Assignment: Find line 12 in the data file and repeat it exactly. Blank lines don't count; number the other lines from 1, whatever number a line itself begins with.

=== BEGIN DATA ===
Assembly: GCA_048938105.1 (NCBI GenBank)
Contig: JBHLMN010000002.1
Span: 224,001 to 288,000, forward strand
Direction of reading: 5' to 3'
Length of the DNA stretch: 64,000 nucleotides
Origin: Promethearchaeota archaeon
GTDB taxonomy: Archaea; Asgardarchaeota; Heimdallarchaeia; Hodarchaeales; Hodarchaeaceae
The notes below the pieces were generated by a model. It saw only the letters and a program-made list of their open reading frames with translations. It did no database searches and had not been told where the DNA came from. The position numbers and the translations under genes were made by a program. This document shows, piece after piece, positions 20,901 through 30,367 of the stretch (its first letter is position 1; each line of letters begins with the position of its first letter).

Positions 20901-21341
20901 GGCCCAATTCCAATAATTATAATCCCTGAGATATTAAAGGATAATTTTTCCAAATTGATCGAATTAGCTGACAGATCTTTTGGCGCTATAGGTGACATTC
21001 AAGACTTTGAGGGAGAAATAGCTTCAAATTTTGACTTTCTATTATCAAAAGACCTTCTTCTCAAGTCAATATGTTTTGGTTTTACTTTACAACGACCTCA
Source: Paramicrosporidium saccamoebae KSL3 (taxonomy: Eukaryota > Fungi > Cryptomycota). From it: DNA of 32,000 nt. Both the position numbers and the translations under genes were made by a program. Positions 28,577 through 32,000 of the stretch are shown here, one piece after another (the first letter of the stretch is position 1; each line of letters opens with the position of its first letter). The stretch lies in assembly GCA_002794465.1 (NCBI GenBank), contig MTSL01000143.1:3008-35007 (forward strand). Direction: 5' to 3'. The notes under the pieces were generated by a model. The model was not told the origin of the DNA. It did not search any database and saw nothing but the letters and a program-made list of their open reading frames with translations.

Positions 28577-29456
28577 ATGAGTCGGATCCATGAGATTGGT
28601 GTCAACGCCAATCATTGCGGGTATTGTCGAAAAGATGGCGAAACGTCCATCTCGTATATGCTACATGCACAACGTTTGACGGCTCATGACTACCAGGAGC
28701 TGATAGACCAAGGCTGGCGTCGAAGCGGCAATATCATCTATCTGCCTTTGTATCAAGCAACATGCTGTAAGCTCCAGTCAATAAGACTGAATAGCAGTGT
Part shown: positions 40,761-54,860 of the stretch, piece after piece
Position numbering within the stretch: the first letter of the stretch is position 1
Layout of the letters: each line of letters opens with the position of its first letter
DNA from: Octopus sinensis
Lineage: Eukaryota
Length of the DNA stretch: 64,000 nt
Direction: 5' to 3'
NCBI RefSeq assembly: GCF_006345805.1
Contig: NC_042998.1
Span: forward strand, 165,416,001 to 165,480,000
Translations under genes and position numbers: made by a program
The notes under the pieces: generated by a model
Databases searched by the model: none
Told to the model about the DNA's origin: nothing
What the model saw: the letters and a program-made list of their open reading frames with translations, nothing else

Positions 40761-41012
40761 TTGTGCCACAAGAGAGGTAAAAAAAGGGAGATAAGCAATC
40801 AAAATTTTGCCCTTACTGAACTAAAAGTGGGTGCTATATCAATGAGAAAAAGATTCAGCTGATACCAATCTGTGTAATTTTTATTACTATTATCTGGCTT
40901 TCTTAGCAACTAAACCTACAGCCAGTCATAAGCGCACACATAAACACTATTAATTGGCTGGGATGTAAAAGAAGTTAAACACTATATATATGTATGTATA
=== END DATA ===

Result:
Source: Paramicrosporidium saccamoebae KSL3 (taxonomy: Eukaryota > Fungi > Cryptomycota). From it: DNA of 32,000 nt. Both the position numbers and the translations under genes were made by a program. Positions 28,577 through 32,000 of the stretch are shown here, one piece after another (the first letter of the stretch is position 1; each line of letters opens with the position of its first letter). The stretch lies in assembly GCA_002794465.1 (NCBI GenBank), contig MTSL01000143.1:3008-35007 (forward strand). Direction: 5' to 3'. The notes under the pieces were generated by a model. The model was not told the origin of the DNA. It did not search any database and saw nothing but the letters and a program-made list of their open reading frames with translations.